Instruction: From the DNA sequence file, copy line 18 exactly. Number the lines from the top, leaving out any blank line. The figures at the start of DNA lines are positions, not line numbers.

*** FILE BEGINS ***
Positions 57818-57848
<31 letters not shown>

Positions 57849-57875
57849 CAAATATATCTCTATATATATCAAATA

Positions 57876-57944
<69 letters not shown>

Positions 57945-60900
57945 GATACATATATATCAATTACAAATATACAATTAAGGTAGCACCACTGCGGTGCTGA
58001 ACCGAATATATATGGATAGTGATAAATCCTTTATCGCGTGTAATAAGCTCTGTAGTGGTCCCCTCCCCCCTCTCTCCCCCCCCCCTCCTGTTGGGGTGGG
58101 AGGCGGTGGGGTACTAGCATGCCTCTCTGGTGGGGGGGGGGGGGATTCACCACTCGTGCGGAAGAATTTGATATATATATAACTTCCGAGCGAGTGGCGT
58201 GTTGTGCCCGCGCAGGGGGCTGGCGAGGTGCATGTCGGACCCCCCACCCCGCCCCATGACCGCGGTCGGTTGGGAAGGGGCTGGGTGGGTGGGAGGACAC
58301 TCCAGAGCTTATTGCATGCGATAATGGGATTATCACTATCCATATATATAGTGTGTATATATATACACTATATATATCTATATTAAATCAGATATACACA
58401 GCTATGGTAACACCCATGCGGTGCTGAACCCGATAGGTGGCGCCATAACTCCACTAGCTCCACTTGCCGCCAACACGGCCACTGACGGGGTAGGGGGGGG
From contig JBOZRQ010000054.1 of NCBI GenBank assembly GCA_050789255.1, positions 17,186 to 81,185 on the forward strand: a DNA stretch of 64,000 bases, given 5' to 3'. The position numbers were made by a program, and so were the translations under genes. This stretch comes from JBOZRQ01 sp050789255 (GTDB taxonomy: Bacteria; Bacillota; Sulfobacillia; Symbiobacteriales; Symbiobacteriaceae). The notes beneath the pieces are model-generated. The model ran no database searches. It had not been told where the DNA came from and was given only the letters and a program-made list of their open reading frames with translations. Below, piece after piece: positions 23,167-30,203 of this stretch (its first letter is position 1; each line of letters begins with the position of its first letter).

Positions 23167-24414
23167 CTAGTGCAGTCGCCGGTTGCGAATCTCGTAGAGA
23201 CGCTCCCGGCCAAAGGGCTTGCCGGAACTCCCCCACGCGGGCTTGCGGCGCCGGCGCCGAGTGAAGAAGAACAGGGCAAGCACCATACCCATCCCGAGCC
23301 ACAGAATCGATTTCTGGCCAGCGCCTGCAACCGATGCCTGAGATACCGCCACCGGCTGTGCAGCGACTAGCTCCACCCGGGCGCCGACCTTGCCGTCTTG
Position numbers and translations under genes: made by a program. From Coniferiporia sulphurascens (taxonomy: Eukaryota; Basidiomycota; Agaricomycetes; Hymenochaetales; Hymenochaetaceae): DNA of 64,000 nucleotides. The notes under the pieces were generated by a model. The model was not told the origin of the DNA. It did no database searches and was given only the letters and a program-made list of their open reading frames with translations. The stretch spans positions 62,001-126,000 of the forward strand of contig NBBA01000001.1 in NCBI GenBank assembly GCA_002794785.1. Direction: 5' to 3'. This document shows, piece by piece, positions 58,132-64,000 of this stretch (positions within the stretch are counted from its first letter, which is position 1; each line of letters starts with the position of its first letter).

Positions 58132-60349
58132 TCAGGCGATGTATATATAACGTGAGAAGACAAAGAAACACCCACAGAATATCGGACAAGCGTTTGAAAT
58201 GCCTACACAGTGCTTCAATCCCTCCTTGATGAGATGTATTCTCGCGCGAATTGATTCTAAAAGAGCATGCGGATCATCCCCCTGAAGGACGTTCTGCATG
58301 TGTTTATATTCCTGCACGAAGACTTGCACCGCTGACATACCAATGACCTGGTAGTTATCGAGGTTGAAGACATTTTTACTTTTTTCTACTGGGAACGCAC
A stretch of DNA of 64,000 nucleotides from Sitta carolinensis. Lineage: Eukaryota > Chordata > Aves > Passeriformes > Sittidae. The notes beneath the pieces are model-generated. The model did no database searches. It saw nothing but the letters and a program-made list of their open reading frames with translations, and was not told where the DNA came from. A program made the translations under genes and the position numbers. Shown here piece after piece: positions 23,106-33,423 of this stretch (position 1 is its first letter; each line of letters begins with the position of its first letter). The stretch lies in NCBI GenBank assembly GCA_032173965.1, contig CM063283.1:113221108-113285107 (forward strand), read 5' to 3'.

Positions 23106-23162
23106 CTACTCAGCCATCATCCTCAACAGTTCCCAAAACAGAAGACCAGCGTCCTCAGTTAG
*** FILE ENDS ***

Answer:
23301 ACAGAATCGATTTCTGGCCAGCGCCTGCAACCGATGCCTGAGATACCGCCACCGGCTGTGCAGCGACTAGCTCCACCCGGGCGCCGACCTTGCCGTCTTG